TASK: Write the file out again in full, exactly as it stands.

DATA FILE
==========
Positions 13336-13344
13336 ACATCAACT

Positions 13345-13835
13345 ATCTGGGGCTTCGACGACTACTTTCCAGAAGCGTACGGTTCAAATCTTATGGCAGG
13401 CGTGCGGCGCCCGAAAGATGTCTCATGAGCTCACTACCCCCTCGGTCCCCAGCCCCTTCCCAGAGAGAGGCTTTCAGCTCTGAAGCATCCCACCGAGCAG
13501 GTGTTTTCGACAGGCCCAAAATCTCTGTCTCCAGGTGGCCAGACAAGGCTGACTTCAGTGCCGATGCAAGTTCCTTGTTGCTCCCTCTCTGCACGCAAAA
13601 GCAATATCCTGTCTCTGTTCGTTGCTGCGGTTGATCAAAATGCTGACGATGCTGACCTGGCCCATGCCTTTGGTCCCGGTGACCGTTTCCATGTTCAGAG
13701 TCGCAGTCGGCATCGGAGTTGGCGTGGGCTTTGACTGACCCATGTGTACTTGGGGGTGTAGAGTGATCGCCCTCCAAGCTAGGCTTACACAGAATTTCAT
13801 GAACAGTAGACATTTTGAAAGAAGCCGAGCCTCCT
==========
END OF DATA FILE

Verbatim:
Positions 13336-13344
13336 ACATCAACT

Positions 13345-13835
13345 ATCTGGGGCTTCGACGACTACTTTCCAGAAGCGTACGGTTCAAATCTTATGGCAGG
13401 CGTGCGGCGCCCGAAAGATGTCTCATGAGCTCACTACCCCCTCGGTCCCCAGCCCCTTCCCAGAGAGAGGCTTTCAGCTCTGAAGCATCCCACCGAGCAG
13501 GTGTTTTCGACAGGCCCAAAATCTCTGTCTCCAGGTGGCCAGACAAGGCTGACTTCAGTGCCGATGCAAGTTCCTTGTTGCTCCCTCTCTGCACGCAAAA
13601 GCAATATCCTGTCTCTGTTCGTTGCTGCGGTTGATCAAAATGCTGACGATGCTGACCTGGCCCATGCCTTTGGTCCCGGTGACCGTTTCCATGTTCAGAG
13701 TCGCAGTCGGCATCGGAGTTGGCGTGGGCTTTGACTGACCCATGTGTACTTGGGGGTGTAGAGTGATCGCCCTCCAAGCTAGGCTTACACAGAATTTCAT
13801 GAACAGTAGACATTTTGAAAGAAGCCGAGCCTCCT